Pist. The plain-song is most just: for humours do abound; Knocks go and come; God's vassals drop and die; And sword and shield, In bloody field, Doth win immortal fame. Boy.’ Would I were in an ale-house in London : I would give all my fame for a pot of ale, and safety. Pist. And I: If wishes would prevail with me, My purpose should not fail with me, But thither would I hye. Boy. As duly, but not astruly, as bird doth sing on bough. Enter Fluellen. Flu. 'Splood!—Up to the preaches, you rascals! will you not up to the preaches? Pist. Be merciful, great duke, to men of mould’t Abate thy rage, abate thy manly rage! [chuck! Good bawcock, bate thy rage! use lenity, sweet Nipn. These be good humours!—your honour wins bad humours. [Ereunt. Boy. As young as I am, I have observ'd these three swashers. I am boy to them all three; but all they three, though they would serve me, could not be man to me; for, indeed, three such anticks do not amount to a man. For Bardolph, he is white-liver'd, and red-fac'd; by the means whereof, 'a faces it out, but fights not. For Pistol,— he hath a killing tongue, and a quiet sword; by the means whereof 'a breaks words, and keeps whole weapons. For Nym, -he hath heard, that men of few words are the best” men; and therefore he scorns to say his prayers, lest 'a should be thought a coward: but his few bad words are match'd with as few good deeds; for a never broke any man's head but his own ; and that was against a post, when he was drunk. They will steal any thing, and call it—purchase. Bardolph stole a lute-case; bore it twelve leagues, and sold it for three-halfpence. Nym and Bardolph are sworn brothers in filching; and in Calais they stole a fire-shovel: I knew, by that piece of service,
I see you stand like greyhounds in the slips, Straining upon the start. The game's afoot;
* The staff to which the match is fixed when ordnance is fired.
the men would carry coals.” They would have
* Portage, open space, from port,
a gate. The meaning is, let the eye appear in the head as cannon through the battlements, or em.
brasures, of a fortification. i. e.
is worn or wasted base.
“ i. e. matter, or subject.
to men of earth. "That is, bravest. " In Shakspeare's age, to carry coals, implied, to endure affronts.
* We should
’ i. e.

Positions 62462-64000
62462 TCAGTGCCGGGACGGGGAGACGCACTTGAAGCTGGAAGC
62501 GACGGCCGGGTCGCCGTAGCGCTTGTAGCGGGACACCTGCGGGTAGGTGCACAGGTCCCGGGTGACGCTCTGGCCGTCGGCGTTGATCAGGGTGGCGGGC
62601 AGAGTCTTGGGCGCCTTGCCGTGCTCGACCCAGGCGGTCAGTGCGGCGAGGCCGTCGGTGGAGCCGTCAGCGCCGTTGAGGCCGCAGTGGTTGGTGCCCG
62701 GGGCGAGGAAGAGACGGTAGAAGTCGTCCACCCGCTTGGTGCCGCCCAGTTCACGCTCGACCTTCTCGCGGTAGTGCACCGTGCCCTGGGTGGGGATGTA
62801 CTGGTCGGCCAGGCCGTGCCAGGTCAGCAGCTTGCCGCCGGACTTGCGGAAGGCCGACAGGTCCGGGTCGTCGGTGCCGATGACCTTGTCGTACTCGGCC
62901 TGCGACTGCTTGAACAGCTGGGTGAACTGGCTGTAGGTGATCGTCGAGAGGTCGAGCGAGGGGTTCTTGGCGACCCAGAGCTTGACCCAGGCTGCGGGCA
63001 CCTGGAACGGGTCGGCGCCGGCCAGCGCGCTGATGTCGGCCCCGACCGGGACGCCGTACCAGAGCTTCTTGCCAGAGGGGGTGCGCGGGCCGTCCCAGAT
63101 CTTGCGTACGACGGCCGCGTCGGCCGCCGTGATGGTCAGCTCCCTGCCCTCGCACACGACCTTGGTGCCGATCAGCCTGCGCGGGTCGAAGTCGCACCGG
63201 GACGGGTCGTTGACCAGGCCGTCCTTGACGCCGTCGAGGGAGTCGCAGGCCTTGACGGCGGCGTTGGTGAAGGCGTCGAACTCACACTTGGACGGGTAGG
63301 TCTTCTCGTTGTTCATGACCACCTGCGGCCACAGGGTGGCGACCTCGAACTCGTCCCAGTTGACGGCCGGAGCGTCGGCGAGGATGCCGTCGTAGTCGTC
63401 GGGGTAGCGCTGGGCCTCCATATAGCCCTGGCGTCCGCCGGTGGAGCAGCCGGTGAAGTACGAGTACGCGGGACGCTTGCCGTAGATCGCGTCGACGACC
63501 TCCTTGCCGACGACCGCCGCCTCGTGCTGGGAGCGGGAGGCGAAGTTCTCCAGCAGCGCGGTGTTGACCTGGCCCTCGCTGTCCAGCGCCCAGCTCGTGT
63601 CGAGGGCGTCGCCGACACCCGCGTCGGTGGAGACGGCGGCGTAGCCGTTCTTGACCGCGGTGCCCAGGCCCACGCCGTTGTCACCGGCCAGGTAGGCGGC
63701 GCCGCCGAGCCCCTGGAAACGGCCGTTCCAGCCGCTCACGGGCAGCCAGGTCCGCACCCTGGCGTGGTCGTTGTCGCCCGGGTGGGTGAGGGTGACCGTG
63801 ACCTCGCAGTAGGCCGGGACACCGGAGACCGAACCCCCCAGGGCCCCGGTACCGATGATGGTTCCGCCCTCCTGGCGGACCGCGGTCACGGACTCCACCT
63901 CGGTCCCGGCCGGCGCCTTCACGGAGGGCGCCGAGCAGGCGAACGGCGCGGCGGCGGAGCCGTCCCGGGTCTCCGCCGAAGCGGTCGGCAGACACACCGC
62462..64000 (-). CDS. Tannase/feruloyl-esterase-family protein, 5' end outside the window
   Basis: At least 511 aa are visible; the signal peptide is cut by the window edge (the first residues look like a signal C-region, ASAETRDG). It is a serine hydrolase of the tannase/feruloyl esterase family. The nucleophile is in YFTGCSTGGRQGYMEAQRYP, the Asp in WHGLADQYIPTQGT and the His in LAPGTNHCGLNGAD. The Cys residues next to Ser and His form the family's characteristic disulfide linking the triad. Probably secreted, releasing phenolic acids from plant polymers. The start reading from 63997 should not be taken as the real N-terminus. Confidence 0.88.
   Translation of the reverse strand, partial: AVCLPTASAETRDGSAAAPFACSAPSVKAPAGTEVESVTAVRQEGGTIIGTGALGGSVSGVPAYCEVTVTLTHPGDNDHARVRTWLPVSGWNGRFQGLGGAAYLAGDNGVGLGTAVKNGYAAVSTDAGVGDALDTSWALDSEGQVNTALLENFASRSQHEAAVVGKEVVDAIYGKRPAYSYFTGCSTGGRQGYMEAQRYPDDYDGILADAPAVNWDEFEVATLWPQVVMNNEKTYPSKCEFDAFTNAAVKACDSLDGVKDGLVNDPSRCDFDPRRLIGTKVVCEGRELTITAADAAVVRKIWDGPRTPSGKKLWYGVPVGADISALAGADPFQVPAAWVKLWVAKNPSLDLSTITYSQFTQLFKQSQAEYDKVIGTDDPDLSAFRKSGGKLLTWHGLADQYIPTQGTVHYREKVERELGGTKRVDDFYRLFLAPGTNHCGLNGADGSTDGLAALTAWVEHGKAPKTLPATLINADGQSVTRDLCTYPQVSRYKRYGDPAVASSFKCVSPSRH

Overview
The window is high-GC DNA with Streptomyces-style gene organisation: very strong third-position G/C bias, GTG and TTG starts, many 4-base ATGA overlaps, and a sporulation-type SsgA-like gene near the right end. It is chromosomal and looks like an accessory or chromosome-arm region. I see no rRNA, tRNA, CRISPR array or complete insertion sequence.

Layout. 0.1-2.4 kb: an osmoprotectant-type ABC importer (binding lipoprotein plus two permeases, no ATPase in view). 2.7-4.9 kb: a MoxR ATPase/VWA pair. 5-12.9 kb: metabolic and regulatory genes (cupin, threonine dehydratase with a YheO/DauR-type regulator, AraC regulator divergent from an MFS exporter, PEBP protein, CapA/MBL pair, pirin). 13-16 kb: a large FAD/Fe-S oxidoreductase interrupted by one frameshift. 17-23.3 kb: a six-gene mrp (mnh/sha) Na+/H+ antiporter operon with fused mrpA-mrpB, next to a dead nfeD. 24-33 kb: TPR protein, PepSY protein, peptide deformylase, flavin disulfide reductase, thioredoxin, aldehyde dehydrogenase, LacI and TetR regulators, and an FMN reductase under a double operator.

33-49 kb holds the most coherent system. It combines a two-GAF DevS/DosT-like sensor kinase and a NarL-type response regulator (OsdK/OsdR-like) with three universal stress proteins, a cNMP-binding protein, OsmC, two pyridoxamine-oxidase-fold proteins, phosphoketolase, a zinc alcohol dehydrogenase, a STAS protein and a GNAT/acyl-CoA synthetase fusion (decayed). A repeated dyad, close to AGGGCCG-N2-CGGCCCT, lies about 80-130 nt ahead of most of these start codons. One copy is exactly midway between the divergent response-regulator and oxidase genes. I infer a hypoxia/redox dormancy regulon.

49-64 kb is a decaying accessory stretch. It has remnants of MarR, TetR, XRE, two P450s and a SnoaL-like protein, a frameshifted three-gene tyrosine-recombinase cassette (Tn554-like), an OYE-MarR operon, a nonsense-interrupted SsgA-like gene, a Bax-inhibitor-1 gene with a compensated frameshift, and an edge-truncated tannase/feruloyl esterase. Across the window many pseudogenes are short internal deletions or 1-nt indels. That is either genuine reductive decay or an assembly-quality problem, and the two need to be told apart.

me as familiar with men's pockets, as their gloves or their handkerchiefs: which makes much against my manhood, if I should take from another's pocket, to put into mine; for it is plain pocketing up of wrongs. I must leave them, and seek some better service: their villainy goes against my weak stomach, and therefore Imust cast it up.[Erit Boy. Re-cnter Fluellen, Gower following. Gower. Captain Fluellen, you must coune presently to the mines: the duke of Gloster would speak with you. Flu. To the mines! Tell you the duke, it is not so good to come to the mines: for, look you, the mines are not according to the disciplines of the war; the concavities of it is not sufficient; for, look you, th’ athversary (you may discuss into the duke, look you) is digt himselt four yards under the countermines; by Cheshu, I think 'a will plow' up all, it there is not petter directions. Gower.The duke of Gloster, to whom the order of the siege is given, is altogether directed by an Irishman; a very valiant gentleman, i' faith. Flu. It is captain Macmorris, is it not : Gower. I think, it be. Flu. By Cheshu, he is an ass, as in the 'orld: I will verity as much in his peard: he has no more directions in the true disciplines of the wars, look à. of the Roman disciplines, than is a puppyog. 8 Enter Macmorris, and Captain Jamy. Gower. Here a comes; and the Scots captain, captain Jamy, with him. Flu. Captain Jamy is a marvellous falorous gentleman,that is certain; and of great expedition, and knowledge, in the aucient wars, upon my particular knowledge of his directions: by Cheshu, he will maintain his argument as well as any military man in the 'orld, in the disciplines of the pristine wars of the Romans. Jamy. I say, gude-day, captain Fluellen. Fu.God-dentoyourworship,gootcaptain.Jamy. Gower. How now, captain Macm.orris? have you quit the mines? have the pioneers given o'er: Mac. By Chrish la, tish ill done: the work ish ive over, the trumpet sound the retreat. By my hand, I swear, and by my father's soul, the work ish ill done; it ish give over: I would have blowed up the town, so Chrish saveme, la, in an hour. Otisi ill done, tish ill done; by my hand, tish ill done! Flu. Captain Macmorris, I peseech you now, will you youtsafe me, look you, a few dispu. tations with you, as o touching or concerning the disciplines of the war, the Roman wars, in the way of argument, look you, and friendly communication; partly, to satisfy my opinion, and partly, for the satisfaction, look you, of my mind, as touching the direction of the military discipline; that is the point. Jamy. It sall be very gud, gud feith, gud captains bath; and I sall quito you with gud leve, as I may pick occasion; that sall I, marry. Mac. It is no time to discourse, so Chrish save